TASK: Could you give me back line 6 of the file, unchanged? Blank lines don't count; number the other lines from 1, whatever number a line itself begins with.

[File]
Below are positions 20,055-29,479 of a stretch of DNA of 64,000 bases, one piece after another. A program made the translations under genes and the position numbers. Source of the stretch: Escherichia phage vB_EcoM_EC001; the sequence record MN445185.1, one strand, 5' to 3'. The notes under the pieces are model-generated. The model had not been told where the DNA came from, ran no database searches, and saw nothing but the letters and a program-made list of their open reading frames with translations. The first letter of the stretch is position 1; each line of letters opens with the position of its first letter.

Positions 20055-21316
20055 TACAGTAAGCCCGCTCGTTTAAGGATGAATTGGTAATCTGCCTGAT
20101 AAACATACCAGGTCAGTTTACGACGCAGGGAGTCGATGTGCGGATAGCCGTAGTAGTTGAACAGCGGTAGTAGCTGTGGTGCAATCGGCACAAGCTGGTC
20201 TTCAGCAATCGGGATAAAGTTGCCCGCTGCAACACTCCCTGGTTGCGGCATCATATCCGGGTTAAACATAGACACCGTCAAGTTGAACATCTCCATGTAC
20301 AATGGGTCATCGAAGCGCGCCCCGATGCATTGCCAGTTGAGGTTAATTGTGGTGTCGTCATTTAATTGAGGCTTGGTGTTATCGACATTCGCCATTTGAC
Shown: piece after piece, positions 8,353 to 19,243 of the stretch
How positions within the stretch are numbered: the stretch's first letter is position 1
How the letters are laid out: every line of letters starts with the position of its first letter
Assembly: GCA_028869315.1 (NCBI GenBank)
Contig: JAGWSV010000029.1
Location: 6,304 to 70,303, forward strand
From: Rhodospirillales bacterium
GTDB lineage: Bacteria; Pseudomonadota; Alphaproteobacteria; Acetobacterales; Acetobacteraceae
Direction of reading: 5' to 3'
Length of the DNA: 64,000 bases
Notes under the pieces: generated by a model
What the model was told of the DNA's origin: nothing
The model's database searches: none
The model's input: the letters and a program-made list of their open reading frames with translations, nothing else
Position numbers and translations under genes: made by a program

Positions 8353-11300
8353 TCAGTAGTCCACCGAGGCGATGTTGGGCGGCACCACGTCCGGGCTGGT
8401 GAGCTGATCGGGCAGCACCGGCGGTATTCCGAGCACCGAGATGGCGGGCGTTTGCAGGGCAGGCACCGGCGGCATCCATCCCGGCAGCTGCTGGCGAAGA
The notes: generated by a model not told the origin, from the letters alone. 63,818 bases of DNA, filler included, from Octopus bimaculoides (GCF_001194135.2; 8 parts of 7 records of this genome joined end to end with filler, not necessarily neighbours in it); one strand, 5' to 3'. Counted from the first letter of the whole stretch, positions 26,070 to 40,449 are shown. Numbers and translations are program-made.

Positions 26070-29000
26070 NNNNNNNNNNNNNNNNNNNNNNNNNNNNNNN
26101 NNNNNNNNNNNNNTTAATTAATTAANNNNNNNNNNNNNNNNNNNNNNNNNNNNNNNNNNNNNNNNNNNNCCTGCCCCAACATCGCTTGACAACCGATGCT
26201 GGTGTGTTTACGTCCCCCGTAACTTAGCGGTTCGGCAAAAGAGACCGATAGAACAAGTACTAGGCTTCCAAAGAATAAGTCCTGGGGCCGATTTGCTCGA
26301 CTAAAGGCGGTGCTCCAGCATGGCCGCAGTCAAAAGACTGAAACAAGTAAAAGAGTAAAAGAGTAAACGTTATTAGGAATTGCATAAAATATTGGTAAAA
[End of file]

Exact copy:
20301 AATGGGTCATCGAAGCGCGCCCCGATGCATTGCCAGTTGAGGTTAATTGTGGTGTCGTCATTTAATTGAGGCTTGGTGTTATCGACATTCGCCATTTGAC